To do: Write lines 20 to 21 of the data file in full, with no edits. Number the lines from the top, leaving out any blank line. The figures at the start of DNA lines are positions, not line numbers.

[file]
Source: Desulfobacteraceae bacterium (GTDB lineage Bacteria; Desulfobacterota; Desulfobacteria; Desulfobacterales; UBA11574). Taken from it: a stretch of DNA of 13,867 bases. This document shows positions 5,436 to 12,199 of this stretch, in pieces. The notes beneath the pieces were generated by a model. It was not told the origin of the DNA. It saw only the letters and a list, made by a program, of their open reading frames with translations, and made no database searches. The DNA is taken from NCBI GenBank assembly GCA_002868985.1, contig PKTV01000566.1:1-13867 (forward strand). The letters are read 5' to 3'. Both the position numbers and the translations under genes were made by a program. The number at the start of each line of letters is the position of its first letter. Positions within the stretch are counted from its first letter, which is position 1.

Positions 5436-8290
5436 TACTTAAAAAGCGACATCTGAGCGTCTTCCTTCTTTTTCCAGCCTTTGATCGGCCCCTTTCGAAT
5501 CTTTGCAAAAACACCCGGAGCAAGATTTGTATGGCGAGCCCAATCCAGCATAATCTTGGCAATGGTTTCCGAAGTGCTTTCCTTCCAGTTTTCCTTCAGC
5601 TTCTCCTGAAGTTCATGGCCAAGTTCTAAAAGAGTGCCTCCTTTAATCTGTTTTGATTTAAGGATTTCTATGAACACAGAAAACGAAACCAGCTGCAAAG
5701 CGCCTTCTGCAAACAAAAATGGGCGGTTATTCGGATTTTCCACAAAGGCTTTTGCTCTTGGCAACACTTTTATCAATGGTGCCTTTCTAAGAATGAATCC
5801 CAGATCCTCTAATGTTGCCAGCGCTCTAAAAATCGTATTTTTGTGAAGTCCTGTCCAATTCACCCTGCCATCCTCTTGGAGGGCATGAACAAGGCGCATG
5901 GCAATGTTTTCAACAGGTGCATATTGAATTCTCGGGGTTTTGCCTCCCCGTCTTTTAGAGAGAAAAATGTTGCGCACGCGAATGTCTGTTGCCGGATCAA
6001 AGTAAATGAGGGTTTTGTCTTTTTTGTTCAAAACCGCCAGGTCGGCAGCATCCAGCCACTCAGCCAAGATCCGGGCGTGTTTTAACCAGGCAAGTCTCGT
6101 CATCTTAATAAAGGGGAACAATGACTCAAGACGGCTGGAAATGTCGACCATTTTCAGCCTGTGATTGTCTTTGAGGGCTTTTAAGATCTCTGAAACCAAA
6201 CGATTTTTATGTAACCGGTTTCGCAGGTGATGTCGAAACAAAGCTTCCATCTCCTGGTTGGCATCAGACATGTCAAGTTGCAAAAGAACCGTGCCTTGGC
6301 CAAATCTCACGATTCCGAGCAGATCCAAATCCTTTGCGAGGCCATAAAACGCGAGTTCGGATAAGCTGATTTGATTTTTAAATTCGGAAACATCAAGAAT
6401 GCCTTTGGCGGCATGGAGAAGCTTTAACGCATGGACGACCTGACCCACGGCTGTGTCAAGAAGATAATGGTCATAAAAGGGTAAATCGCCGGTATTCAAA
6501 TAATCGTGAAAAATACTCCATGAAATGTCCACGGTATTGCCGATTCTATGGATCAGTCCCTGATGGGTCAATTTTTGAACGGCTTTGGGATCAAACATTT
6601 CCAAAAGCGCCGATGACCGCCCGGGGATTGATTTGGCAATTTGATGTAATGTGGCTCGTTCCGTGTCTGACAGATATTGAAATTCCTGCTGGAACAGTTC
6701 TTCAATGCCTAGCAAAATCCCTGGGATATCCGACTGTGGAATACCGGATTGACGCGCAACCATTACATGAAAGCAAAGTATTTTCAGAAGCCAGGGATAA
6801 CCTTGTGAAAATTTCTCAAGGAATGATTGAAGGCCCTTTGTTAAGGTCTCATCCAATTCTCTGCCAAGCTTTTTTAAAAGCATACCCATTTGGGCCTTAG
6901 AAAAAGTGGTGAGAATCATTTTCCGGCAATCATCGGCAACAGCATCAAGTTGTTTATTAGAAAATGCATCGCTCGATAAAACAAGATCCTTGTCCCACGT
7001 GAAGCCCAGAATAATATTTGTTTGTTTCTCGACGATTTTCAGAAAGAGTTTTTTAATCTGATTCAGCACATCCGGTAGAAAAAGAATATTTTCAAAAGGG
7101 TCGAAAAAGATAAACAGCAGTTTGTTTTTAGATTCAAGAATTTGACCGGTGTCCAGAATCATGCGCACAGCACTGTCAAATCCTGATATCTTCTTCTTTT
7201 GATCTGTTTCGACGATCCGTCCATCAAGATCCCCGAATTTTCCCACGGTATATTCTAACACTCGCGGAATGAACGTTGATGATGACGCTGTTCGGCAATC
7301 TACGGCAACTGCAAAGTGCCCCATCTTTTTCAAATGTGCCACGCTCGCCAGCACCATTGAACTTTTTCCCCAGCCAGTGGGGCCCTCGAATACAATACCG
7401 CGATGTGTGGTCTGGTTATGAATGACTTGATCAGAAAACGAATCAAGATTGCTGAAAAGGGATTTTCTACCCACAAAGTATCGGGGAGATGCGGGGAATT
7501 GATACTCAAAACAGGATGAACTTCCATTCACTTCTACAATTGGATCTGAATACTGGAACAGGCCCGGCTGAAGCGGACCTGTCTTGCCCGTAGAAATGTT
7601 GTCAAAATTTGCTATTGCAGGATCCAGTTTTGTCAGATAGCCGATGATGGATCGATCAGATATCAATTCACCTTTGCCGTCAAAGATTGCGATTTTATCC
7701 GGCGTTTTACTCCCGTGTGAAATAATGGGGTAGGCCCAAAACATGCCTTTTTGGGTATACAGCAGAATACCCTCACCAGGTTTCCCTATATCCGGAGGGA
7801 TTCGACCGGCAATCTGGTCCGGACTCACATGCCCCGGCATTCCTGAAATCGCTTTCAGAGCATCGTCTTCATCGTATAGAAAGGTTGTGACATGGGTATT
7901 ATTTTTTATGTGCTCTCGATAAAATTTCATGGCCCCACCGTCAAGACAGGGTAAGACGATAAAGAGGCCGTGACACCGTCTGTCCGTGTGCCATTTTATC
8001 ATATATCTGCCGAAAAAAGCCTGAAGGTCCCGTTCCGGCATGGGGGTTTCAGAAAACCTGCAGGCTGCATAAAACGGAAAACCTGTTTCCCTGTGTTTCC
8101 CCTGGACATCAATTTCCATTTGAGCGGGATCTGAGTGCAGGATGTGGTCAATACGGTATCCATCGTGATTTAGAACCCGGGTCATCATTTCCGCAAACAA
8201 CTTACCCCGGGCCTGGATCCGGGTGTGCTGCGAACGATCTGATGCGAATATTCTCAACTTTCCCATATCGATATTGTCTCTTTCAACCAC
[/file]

7101 TCGAAAAAGATAAACAGCAGTTTGTTTTTAGATTCAAGAATTTGACCGGTGTCCAGAATCATGCGCACAGCACTGTCAAATCCTGATATCTTCTTCTTTT
7201 GATCTGTTTCGACGATCCGTCCATCAAGATCCCCGAATTTTCCCACGGTATATTCTAACACTCGCGGAATGAACGTTGATGATGACGCTGTTCGGCAATC